Any building project cannot be better than the people that produce it, no matter what the system used is. All the common systems (block with reinforcing, poured, superior, general precast)will work well in your case if the proper measures are taken to account for the out of the ordinary forces that may be present in YOUR scenario. Garage door width openings require reinforced headers, fluid ground or high wind load areas require lateral resistence when most foundations only consider compressive resistence (vertical), etc.
The superior walls system is a clever feat of engineering - it needs to be produced by competent and conscientious people; and the installation has to be by the book.
In your case, since you want to rise up ten feet off the ground, and subject to horizontal wind load and accidental collision, you should have the any system engineered for your specific application (500.00 - 1000.00 dollars). Then you must make sure you get good people to follow the engineer's spec. Keep in mind that the taller a wall gets, the less inherent stability it will have.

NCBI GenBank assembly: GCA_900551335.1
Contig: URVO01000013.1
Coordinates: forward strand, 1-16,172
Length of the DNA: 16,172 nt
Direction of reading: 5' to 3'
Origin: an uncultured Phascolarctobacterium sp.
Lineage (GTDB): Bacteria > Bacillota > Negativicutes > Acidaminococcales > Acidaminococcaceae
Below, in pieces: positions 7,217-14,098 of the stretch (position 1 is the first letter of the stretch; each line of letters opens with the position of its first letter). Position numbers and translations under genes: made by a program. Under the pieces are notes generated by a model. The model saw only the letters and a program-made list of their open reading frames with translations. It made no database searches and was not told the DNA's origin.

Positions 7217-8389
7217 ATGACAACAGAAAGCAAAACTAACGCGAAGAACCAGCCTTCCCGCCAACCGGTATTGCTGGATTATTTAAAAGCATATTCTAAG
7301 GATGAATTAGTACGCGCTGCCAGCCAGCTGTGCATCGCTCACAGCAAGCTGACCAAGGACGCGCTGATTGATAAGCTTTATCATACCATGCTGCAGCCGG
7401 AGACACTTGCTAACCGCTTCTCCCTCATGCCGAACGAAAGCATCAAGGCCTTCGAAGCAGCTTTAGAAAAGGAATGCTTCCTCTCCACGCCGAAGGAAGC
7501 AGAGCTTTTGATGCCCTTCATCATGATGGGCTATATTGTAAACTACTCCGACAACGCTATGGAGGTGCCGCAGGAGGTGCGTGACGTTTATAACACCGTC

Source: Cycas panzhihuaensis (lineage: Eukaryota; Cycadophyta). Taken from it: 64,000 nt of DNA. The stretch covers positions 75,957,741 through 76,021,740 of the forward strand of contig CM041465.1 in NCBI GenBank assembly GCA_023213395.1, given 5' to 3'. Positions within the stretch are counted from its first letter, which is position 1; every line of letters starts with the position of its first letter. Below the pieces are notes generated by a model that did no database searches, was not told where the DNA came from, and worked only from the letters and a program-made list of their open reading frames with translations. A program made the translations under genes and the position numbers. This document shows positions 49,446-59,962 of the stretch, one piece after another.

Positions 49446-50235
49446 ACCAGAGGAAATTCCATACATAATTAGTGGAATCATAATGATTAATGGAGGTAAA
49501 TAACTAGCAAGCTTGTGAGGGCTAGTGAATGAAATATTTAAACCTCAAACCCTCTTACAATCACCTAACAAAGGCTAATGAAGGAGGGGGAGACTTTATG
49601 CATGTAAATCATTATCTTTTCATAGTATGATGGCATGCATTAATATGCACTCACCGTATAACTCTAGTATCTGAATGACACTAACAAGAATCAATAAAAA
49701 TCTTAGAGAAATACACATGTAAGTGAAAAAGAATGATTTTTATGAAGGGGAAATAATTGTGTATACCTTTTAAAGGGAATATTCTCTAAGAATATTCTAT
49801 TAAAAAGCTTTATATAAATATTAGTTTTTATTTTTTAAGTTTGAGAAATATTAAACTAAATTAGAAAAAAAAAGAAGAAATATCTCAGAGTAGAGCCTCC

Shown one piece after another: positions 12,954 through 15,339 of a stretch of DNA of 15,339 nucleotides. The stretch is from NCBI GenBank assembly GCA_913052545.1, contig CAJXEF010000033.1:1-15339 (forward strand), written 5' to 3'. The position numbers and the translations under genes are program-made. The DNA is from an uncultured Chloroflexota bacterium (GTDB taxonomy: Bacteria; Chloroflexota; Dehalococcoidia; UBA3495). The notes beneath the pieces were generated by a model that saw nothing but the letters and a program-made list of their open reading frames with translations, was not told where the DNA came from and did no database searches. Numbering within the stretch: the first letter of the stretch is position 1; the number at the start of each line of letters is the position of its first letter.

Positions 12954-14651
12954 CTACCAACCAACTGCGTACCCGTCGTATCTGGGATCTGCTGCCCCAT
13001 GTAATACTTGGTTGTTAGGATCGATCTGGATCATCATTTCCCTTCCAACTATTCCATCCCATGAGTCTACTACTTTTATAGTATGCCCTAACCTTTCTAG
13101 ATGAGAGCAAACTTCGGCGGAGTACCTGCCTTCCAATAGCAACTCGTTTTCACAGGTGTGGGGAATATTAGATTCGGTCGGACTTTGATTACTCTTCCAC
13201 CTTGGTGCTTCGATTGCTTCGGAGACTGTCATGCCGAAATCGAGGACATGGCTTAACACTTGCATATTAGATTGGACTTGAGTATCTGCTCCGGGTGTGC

If it was my property, I would look to use a 10' superior wall bolted to a 4' superior wall burried underneath it. A good superior wall dealer can do the engineering for your specific needs.
I hold a professional degree in architecture, have been building for 22 years, I have used the superior wall system in two large homes - 10' tall on slopes, and one standard 8' tall. There are no problems with any. I evaluated all factors before building. For example, both homes that are on slopes are over 100' wide and I placed the 4 foot wall under the 10 foot wall in the back to anchor it and to frost protect it. All my systems have the bulges in places (it is not a problem). Look at the bulged sections before the back fill and you will see that the skin side is not bulged.
I hope this helps